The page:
Sadaf Abdul

Family Survivor

It was a winter evening on January 18, 2010, and Sadaf was sitting with her father planning her 15th birthday that was just two weeks away. They talked about the details of the party and who she would invite, but also about boys, friends, family, travel, school, her career and her future. They were talking for about three hours but it seemed like minutes. During their talk Sadaf’s dad, Abdul Salam Rahimi, a professional painter, got a call from one of his employees, saying he couldn’t make it to work the next day. This person was supposed to hold her dad’s scaffolding while he painted a 40-foot-high ceiling.

Her dad asked her if she could skip school the next morning to come help him at work and hold his scaffolding. Sadaf sometimes went to work with her dad on the weekends and helped him tape corners, but she had an exam to prepare for so she told her dad she had to go to class. Her dad had never asked her to skip school before and Sadaf wondered what went through his head at that moment to have asked her that.

The next morning while she was getting ready for school, her dad poked his head into her room and asked one last time, “Are you sure you don’t want to come to work today?” Sadaf replied, “Yes dad, have a good day at work.” “Okay. Bye, sweetie.”

She didn’t know he would leave the house and never come back. She didn’t know that was the last time she would say “bye” to her dad.

On January 19, 2010, Sadaf’s dad went to work to paint the ceiling of a building in downtown Vancouver. His friend went out of the building for a minute, and her dad’s scaffolding started rolling. It caught onto something on the floor and it tilted. Her dad immediately fell off the scaffolding from 40 feet above and landed on the hard floor suffering a fatal head injury.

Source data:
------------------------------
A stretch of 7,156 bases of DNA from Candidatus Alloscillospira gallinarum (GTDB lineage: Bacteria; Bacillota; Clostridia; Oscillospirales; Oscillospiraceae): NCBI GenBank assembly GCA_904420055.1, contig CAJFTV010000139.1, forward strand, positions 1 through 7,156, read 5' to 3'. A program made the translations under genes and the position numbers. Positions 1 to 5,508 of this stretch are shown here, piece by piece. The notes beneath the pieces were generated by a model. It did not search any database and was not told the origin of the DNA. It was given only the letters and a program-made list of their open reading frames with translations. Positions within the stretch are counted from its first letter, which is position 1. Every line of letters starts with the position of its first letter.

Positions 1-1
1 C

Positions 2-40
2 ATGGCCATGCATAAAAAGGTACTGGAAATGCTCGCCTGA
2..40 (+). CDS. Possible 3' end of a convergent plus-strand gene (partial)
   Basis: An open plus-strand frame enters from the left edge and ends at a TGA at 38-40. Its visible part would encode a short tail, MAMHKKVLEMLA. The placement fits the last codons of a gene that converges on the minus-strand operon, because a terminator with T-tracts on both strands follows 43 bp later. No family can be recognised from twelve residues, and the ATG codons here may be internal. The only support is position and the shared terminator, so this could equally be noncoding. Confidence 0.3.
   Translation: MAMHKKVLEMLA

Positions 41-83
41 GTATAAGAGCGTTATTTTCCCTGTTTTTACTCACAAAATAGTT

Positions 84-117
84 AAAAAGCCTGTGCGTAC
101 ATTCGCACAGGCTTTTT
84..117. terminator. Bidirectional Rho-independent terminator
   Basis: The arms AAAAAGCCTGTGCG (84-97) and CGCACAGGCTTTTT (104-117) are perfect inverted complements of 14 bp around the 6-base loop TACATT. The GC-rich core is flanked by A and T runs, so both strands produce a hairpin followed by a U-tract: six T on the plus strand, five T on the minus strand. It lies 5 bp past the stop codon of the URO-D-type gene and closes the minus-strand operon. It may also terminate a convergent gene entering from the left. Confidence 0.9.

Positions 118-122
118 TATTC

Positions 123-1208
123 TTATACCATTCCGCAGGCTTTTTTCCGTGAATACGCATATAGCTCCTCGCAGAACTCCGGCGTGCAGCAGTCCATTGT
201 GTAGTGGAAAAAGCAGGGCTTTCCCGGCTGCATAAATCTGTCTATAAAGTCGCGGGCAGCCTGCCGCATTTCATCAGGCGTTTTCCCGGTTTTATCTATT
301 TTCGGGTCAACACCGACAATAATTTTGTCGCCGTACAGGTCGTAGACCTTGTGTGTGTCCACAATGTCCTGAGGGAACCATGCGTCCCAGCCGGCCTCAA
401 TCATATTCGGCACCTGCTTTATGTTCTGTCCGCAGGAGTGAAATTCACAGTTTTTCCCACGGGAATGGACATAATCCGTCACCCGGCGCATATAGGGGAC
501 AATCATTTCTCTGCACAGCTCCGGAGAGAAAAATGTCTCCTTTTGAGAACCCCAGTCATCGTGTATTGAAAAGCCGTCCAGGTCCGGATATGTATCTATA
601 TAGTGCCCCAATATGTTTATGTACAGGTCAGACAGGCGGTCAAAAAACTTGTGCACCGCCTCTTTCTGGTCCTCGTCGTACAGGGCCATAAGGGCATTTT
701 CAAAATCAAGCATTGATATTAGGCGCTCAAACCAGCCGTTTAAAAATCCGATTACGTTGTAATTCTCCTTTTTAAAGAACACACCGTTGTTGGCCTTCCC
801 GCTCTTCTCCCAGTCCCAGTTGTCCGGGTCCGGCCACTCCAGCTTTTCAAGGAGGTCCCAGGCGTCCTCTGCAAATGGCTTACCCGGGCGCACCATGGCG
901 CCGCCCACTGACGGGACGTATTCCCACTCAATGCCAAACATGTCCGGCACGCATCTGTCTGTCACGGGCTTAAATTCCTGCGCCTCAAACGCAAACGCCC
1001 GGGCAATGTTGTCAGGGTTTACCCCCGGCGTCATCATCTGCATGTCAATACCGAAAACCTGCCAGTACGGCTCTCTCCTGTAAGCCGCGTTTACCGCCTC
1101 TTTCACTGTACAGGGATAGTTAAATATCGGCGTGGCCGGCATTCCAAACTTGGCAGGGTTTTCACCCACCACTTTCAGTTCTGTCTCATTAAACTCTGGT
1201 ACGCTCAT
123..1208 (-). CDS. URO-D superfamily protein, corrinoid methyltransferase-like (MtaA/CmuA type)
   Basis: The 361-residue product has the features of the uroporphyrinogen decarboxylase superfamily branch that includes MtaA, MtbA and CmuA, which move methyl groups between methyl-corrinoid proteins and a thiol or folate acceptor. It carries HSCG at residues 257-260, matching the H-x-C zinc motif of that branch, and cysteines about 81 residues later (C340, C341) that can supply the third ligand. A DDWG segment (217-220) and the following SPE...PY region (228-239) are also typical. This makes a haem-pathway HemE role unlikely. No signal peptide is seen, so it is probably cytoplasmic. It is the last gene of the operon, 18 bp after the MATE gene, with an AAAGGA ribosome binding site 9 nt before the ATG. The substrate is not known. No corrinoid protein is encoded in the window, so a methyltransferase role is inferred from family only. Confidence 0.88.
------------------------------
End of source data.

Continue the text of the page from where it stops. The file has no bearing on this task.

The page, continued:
When Sadaf returned home from school, neighbours said her dad had fallen and broken his leg. They drove her to the hospital where she saw her mom. Sadaf will never forget the look on her mother Zakia’s face when she said her dad was in a coma. Then the doctor came in and told them that her father wouldn’t make it through the night.

“My father, my best friend, was leaving me even though he promised to be by my side always. I had to say good-bye to him, good-bye forever. It was so hard, knowing that I would never see him, hug him and hold him ever again.”

Sadaf’s family had already endured much hardship to live and work in Canada. In 1995, her parents escaped the war in Afghanistan with their two young children and fled to Russia, where they lived in poverty for nine years. In November 2003, when Sadaf was nine, they finally left Russia and flew to Canada. “The happiness and relief I saw in my parents’ eyes as we sat in that plane and left; I was a child but I still felt it and I will never forget it.”

Sadaf’s father passed away when she was only 14 years old, so she didn’t realize the financial impact this would have on her family. Her mom stayed strong and never showed her children a sign of stress or depression. “She didn’t work, she had four young children all under the age of 16. She was in a country where she barely knew the language, but she stayed strong for us.”

Sadaf urges everyone to take every opportunity to ask if the job they’re going to do is safe. “Don’t hesitate to say no if you don’t feel comfortable doing the job. Your life is so important, more important than the job that needs to get done. You are irreplaceable.”

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